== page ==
Connecticut Landmarks’ mission is to stimulate interest in the past by engaging contemporary needs and building community around historic sites.
General Contractor: PAC Group
Structural Engineer: GNCB, Inc.
MEP Engineer: CES Consulting Engineers
Photographer: Erik Freeland
2014 AIA Connecticut Business Architecture Award (Under 50 Employee Category)
2014 AIA Connecticut People’s Choice Award (Your Favorite Place for Recreation)
Connecticut Trust for Historic Preservation Award of Merit
Connecticut Real Estate Exchange CREW CT Blue Ribbon Award (Outstanding Historical Project)
The birthplace of Nathan Hale, Connecticut’s state hero, this circa 1776 homestead is now a museum and historic education center on the National Register of Historic Places. Pirie Associates was engaged for the adaptive re-use of the existing Ell structure and adjacent landscape and exterior gathering spaces to house Visitor’s Services. Additionally, the project supports the educational charge of Connecticut Landmarks while enhancing the organization’s sustainability and vitality. It is the second phase in a multi-phase project for the site and has received several design and preservation awards.
Our first step for the project was to listen to the client’s needs and to dig deep into their assumptions. The client’s first thought for the Visitor’s Services Center was a new building attached to the site’s historic barns. Although interesting, our assessment was that this could lead to burdensome operating costs for the non-profit organization and it would have significantly increased the project budget due to very limited utilities in that area of the site. Additionally, the visitor experience of the homestead’s site would have been diminished, as the location of the barns would have placed the entry to the rear of the property.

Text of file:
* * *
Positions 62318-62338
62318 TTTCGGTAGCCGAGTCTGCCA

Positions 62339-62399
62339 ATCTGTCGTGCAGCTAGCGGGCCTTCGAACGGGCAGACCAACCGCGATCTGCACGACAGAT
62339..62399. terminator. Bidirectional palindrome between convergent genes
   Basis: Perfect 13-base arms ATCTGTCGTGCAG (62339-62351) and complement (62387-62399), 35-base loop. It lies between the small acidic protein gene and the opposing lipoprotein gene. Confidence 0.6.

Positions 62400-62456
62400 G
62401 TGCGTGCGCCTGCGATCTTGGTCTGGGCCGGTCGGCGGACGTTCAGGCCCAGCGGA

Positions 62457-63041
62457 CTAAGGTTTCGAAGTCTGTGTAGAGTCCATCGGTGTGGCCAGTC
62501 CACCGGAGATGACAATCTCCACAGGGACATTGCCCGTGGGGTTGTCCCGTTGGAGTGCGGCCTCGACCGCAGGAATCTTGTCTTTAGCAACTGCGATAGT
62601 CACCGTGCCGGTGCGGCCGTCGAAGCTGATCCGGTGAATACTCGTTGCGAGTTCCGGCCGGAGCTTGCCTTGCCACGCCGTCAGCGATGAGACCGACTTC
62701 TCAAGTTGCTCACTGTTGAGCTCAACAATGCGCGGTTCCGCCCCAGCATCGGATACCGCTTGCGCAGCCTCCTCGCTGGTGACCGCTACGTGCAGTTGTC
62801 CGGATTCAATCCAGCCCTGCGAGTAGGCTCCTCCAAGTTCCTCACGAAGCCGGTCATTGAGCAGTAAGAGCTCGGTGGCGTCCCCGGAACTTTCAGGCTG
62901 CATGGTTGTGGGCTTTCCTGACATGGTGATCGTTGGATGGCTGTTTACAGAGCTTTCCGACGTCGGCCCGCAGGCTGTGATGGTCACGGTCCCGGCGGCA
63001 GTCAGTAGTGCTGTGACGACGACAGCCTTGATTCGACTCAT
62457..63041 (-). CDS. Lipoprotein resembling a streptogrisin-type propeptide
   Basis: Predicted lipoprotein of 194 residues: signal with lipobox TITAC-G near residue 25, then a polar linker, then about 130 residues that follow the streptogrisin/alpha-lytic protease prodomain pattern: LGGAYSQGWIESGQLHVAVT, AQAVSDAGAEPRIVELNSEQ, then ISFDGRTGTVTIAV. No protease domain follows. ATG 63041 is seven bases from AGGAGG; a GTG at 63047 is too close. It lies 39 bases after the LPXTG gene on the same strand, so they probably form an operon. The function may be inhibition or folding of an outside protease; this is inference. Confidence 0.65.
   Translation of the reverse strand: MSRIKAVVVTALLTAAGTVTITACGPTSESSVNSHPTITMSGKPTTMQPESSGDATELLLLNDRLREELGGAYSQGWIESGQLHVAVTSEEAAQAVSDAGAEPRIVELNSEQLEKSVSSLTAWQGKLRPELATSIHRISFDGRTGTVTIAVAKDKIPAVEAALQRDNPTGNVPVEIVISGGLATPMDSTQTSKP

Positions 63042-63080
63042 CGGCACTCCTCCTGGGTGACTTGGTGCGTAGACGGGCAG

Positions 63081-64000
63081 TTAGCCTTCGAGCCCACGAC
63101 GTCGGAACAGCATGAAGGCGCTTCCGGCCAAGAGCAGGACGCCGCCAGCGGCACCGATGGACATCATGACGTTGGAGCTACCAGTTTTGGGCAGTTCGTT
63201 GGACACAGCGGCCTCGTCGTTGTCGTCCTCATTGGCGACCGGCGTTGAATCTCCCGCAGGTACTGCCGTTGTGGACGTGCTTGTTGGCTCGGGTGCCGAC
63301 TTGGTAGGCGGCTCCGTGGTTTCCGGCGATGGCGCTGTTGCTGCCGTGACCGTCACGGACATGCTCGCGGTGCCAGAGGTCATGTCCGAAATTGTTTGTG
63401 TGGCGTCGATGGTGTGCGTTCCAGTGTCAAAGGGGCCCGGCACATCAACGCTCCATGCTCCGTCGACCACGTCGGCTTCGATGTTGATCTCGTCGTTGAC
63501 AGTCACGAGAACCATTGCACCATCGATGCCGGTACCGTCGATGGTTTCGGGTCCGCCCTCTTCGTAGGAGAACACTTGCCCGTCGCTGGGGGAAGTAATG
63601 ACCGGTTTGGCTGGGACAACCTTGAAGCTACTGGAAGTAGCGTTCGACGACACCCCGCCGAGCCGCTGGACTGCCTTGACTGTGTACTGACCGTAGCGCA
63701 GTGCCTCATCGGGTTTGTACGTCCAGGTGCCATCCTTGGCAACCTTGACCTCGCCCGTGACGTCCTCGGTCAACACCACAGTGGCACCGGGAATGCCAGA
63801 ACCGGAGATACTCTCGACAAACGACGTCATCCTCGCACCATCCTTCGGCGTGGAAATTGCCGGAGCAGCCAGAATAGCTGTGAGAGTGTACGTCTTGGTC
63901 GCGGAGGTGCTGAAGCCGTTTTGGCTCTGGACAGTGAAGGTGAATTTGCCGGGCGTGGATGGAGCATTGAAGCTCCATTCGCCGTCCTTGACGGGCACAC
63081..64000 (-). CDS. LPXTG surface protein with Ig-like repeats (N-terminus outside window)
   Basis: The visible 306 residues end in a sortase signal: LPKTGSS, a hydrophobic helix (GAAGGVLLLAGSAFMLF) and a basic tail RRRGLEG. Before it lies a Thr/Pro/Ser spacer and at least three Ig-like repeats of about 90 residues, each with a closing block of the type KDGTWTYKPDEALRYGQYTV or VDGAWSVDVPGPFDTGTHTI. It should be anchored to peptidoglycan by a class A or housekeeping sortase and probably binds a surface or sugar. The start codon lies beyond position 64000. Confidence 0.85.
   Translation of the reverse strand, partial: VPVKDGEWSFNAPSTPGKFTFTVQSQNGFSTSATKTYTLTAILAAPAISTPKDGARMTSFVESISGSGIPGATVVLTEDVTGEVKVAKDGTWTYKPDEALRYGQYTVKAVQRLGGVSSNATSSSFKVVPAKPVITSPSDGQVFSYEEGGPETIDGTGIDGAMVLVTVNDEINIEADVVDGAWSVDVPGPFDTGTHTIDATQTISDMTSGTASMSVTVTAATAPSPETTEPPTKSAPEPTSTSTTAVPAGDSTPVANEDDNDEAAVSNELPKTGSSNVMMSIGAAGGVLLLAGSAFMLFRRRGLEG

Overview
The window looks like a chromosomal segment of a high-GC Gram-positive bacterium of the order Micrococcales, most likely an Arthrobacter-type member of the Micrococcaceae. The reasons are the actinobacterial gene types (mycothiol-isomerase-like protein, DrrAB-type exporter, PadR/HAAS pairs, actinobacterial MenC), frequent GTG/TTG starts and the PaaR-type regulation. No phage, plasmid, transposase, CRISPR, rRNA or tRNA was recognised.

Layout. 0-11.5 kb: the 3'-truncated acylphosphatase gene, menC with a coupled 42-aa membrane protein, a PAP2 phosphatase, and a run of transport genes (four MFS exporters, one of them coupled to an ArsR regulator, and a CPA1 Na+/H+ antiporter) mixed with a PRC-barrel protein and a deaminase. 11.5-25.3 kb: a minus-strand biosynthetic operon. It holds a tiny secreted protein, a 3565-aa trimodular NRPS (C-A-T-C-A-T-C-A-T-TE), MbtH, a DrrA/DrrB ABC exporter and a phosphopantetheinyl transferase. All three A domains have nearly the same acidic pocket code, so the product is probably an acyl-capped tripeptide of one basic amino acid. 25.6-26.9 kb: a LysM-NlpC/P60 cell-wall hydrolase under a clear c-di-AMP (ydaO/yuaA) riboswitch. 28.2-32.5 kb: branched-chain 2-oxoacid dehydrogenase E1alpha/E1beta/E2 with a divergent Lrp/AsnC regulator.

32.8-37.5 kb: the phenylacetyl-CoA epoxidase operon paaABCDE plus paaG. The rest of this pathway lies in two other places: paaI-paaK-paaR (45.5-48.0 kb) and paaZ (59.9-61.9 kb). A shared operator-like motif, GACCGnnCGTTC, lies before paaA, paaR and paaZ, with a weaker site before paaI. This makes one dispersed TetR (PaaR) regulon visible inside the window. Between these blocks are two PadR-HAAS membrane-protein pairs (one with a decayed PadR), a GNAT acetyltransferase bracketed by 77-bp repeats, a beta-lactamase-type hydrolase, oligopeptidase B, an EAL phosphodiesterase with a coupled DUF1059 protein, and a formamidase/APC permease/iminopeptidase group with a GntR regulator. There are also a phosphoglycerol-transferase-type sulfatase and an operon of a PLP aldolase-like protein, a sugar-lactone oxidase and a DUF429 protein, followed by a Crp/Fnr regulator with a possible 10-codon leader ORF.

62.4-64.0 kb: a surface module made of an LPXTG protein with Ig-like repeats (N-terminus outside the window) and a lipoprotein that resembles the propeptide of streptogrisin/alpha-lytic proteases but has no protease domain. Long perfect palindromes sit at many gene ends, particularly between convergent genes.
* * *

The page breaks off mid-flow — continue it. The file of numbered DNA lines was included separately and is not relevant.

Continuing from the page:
We challenged the client to think differently, and suggested another approach: use the Ell. The existing Homestead had a pretty robust Ell that was significantly underutilized. An Ell is a telescoping addition that accommodates changing needs and marks the evolution and use of a building over time. This telescoping form would now house the 21st century uses of this historic homestead property.
The design solution was simple and tactical: where the existing exterior envelope was viable, the design approach was to insert the new program and finishes into the existing shell, revealing and refurbishing framing and other original and long-buried building elements. Where we encountered dilapidated features or lacking foundations, we removed the old and created new, telescoping volumes to house new functions. Finally, to address the Owner’s mission of maintaining and evolving the previous homestead vocabulary and volumes, the design maps historic elements to new uses: an ice house door became the Visitor’s Services entrance; a wagon shed opening became the restroom entrance; and the poultry shed vents became the restroom windows. Technically, the entire envelope was improved and systems were designed to reduce operational costs with the goal of creating a three-season site with a very limited operating budget and project cost.
The design of this adaptive reuse project moves the Owner’s organization forward as a focal point of American history and of contemporary community-gathering and spirit. Nearly 80,000 visitors annually are welcomed to the museum through the Visitor’s Services Center, including: over 3,000 regional elementary school children who experience historic tours and period-inspired, hands-on activities; revolutionary war encampments and re-enactments; and over 75,000 visitors to a nationally recognized Regional Farmers’ Market held on the grounds.